Health Savings Accounts (HSAs) are personal financial accounts, like a checking account, but the money you put in can be tax-free. Your HSA can pay for medical, dental, vision and prescription health care expenses. Think of your HSA as a 25% coupon off all of your health expenses. New to HSAs? Need a refresher? You’ve come to the right place.
Start Here: Watch The HSA Education Basics Video
Why Do HSAs Exist?
Congress created HSAs for consumers as an incentive to take more financial responsibility for their health care costs. For the vast majority of services, consumers can decide where their money is spent. This is made possible through a higher deductible than traditional plans. An out-of-pocket cap and tax advantaged savings often result in lower healthcare costs and premiums for consumers.
What Are The Advantages of Using An HSA?
A Health Savings Account allows you to save money without paying taxes on the amount you save, the interest you earn on it or the amount you spend on qualified medical expenses. This can result in a large financial gain. Contributing the maximum amount allowed to your HSA can result in savings up to $2,150 a year.
Using pre-tax dollars to pay for expenses reduces your taxable income. At the same time, premiums are usually lower for High Deductible Health Plans than for traditional healthcare plans. Another consideration is that your employer may contribute to the Health Savings Account on your behalf. You do not pay any taxes on employer contributions to your account.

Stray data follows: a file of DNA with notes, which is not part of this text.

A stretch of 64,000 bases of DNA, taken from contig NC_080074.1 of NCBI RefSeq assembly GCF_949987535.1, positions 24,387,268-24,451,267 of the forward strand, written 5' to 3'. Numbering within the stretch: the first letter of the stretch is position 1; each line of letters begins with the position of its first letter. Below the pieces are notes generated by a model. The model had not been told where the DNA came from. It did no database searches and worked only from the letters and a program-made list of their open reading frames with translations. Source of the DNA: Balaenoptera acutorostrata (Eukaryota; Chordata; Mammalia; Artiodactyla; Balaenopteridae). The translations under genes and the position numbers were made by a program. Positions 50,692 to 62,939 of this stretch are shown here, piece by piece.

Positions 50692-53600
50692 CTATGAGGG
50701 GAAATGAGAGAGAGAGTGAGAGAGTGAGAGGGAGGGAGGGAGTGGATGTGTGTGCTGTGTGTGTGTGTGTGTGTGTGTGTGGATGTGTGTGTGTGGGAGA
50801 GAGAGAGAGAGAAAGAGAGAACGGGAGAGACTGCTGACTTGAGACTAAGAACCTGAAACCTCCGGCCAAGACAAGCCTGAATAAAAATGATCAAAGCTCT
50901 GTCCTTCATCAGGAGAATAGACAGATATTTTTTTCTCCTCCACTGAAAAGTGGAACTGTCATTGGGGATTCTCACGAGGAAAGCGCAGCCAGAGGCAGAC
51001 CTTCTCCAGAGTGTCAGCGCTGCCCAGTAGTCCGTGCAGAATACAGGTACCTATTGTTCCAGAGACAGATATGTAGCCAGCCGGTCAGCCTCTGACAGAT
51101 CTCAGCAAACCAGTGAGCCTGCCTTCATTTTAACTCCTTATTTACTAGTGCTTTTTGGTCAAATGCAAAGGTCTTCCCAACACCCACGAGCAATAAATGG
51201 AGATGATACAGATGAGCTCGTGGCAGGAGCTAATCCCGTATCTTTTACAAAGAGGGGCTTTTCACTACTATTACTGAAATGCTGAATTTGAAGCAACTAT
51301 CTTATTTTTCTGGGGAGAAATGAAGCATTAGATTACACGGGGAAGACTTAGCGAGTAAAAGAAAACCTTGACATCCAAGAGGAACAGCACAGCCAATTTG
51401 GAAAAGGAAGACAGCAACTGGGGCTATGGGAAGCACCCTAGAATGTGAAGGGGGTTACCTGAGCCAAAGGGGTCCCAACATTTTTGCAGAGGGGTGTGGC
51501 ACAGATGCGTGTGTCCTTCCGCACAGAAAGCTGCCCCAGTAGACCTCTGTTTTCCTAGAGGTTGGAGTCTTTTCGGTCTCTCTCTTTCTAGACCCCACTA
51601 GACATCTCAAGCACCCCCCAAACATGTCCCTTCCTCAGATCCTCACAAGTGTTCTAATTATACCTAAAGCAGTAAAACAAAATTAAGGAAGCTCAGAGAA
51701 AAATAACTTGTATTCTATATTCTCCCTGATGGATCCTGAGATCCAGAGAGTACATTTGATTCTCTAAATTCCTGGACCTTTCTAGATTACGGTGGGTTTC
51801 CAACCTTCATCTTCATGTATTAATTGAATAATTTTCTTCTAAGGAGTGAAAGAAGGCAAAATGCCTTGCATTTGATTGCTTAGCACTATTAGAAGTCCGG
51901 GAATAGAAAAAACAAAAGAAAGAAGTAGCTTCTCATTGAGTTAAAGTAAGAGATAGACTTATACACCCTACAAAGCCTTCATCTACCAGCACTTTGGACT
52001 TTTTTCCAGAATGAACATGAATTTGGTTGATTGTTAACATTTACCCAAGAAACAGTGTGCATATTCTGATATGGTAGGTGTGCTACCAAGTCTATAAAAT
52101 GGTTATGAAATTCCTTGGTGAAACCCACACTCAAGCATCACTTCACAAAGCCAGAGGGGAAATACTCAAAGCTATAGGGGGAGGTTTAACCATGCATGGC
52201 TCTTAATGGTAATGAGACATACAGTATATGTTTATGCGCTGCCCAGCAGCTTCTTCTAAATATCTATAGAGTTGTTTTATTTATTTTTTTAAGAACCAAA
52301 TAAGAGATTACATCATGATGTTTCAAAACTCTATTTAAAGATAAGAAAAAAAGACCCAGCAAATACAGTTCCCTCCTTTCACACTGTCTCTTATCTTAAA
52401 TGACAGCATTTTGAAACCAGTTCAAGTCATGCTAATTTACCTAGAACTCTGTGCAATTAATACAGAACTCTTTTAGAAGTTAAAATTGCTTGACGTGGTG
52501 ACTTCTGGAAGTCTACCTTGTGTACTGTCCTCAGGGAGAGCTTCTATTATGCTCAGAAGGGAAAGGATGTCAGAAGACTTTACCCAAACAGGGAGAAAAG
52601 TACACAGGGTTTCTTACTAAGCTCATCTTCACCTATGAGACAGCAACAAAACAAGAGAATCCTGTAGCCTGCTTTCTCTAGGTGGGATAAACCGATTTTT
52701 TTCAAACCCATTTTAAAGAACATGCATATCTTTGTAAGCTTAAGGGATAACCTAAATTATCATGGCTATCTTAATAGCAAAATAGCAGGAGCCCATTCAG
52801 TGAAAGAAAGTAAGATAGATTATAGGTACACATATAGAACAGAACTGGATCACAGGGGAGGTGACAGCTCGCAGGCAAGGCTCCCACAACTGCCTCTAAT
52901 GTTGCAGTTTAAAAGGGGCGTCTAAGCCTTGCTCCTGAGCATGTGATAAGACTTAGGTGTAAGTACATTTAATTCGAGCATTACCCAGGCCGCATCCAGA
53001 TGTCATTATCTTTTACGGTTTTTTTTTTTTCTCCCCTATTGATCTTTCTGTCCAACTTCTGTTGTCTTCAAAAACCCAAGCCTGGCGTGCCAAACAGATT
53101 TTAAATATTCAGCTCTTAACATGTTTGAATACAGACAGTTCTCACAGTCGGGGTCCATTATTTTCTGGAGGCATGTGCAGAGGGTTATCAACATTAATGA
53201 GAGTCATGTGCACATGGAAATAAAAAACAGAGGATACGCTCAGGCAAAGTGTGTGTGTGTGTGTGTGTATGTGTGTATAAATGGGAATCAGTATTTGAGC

How Do I Become Eligible For An HSA?
The first step to being eligible to contribute to an HSA is enrolling in a High Deductible Health Plan (HDHP). These work similar to your traditional options except for a higher deductible and out-of-pocket maximum. However, some people may not be eligible for an HSA even if they enroll in the HDHP.
What Are Common Myths About HSAs?
If you’ve heard any of these myths about the HSA, then, you may want to learn more about the facts:
- Myth: You need to pre-fund the account to get the tax break.
- Myth: You can only change your payroll deduction once per year.
- Myth: People with single coverage can only use HSA for their own health expenses.
- Myth: Funding your HSA with after-tax dollars is just as good as funding it through payroll.
- Myth: If you don’t have group health insurance, you can’t fund your HSA through pre-tax payroll deduction.
- Myth: As of January 1, 2011, no over-the-counter products qualify for an HSA tax break.
All of the above statements just aren’t true. Here’s the truth.
I Understand, But How Do I Get Started?
We all have questions and will continue to have questions about HSAs. Here’s a few common things we hear from first-timers and veteran users – plus a link to some help: